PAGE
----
The Democratic presidential debate from Las Vegas was both last week’s most-watched broadcast program and first among cable programs, according to live-plus-same-day figures released Tuesday by Nielsen.
An average of 12.111 million viewers watched the debate on NBC last Wednesday while the MSNBC telecast averaged 7.671 million.
The combined viewership of 19.782 million was the most for a Democratic presidential debate, breaking the previous record of 18.1 million for the June 27 debate on NBC, MSNBC and the Spanish-language network Telemundo.
Only two other prime-time programs last week averaged more than 10 million viewers — the CBS action drama “NCIS,” which averaged 11.921 million viewers, and Fox’s 13-minute Daytona 500 post-race show which averaged 10.078 million. The completion of the rain-delayed race ended before the 8 p.m. Eastern Time start of prime time.
CBS had four of the top six programs to finish first in the network race for the second consecutive week and seventh time in the 22-week-old 2019-20 season, averaging 6.12 million viewers between Feb. 17 and Sunday.
NBC was second, averaging 4.39 million, followed by ABC, which averaged 4.16 million, Fox News Channel, which averaged 3.008 million, and Fox, which averaged 2.98 million viewers for its 15 hours, 11 minutes of programming, its third consecutive fourth-place finish among the broadcast networks following Super Bowl LIV.
CBS, ABC, NBC and Fox News Channel each aired 22 hours of prime-time programming.
“FBI,” which followed “NCIS” on CBS, was fourth for the week, averaging 9.224 million viewers.
CBS also had the most-watched comedy, “Young Sheldon,” fifth for the week averaging 9.117 million, and the most-watched news magazine, “60 Minutes,” sixth for the week, averaging 8.946 million viewers.
Without an original episode of its popular “Chicago” franchise, NBC’s most-watched program outside the debate was “America’s Got Talent: The Champions,” eighth for the week, averaging 7.612 million viewers.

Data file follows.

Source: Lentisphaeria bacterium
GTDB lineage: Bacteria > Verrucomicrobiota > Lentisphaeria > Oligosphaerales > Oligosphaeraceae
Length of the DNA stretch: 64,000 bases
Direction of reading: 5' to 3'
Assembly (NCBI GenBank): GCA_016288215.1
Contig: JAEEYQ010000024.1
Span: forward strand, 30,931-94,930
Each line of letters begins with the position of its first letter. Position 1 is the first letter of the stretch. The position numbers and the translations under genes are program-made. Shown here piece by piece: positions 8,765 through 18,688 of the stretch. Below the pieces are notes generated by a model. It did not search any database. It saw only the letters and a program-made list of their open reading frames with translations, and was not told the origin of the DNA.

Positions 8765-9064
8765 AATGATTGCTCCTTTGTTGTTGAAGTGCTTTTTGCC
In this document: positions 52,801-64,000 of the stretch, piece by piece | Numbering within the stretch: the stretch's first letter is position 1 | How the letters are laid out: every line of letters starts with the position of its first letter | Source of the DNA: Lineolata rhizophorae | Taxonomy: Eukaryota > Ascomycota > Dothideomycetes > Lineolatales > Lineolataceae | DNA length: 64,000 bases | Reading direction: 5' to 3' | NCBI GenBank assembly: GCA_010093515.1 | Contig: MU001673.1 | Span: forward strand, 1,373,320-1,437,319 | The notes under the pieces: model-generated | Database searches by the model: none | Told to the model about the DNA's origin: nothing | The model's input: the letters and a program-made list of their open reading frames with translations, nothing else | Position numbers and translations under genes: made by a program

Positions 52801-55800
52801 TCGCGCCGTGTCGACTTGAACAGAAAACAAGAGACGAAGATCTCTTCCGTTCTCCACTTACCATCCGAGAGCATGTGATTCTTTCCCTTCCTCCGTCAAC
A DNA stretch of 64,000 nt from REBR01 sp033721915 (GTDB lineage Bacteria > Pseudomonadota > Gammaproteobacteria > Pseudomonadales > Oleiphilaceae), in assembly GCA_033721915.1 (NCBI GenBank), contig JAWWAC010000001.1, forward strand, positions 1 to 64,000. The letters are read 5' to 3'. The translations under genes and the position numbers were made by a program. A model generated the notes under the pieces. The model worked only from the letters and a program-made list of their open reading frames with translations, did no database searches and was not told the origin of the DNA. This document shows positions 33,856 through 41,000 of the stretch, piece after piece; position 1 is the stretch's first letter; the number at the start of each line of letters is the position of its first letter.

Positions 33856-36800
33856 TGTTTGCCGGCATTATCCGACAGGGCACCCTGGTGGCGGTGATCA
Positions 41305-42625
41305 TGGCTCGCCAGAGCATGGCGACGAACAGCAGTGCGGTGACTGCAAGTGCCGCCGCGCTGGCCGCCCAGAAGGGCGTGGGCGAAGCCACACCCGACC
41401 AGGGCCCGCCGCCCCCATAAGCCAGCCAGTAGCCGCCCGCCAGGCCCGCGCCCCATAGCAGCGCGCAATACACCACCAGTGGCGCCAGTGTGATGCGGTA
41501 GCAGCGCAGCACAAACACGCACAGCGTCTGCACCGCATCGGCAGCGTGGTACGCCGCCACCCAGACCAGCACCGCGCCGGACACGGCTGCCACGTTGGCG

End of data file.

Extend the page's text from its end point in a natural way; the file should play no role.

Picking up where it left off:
(NBC chose to air a rerun of “Chicago Med” preceding the debate. “Chicago Fire” and “Chicago PD” were pre-empted by the debate.)
“American Idol” was ABC’s most-watched program for the second time in the two weeks it has aired this season, averaging 7.5 million viewers, 7.1% less than the 8.073 million-average a week earlier. The singing competition was ninth for the week, one spot below where its season premiere ranked.
Fox’s highest-rated program outside of the Daytona 500 post-race show was “The Masked Singer,” 11th for the week, averaging 7.134 million viewers.
Fox News Channel had each of the seven most-watched prime-time cable programs outside of the debate and 13 of the top 14, to finish first among cable networks for the fifth consecutive week, averaging 3.008 million viewers.
MSNBC was second, averaging 2.165 million, and HGTV third, averaging 1.175 million.
The week’s most-watched Spanish-language program was Univision’s coverage of the Premio Lo Nuestro Latin music awards show, which averaged 3.03 million viewers, 70th among the week’s prime-time broadcast and cable programs. Viewership was 8.1% higher than last year’s show, which averaged 2.804 million viewers and was 84th for the week.
Univision was the most-watched Spanish-language network for the 12th consecutive week and 14th time in 15 weeks, averaging 1.73 million viewers.
Telemundo averaged 1.03 million viewers to finish second, followed by UniMas, which averaged 600,000, Estrella TV, which averaged 130,000 viewers, and Azteca America, which averaged 70,000.
ABC’s “World News Tonight with David Muir” was the most-watched network nightly newscast for the 12th consecutive week, 63rd time in 64 weeks and 115th time in 117 weeks, averaging 9.028 million viewers.
“NBC Nightly News with Lester Holt” was second, averaging 7.788 million viewers. The “CBS Evening News” averaged 5.766 million viewers. It has finished third each week since the week of Sept. 25-29, 2006.
The week’s 10 most-watched prime-time programs were NBC’s telecast of the Democratic presidential debate from Las Vegas; CBS’ “NCIS”; Fox’s 13-minute Daytona 500 post-race show; CBS’ “FBI,” “Young Sheldon” and “60 Minutes”; MSNBC’s telecast of the Democratic presidential debate; NBC’s “America’s Got Talent: The Champions”; ABC’s “American Idol”; and CBS’ “Survivor.”
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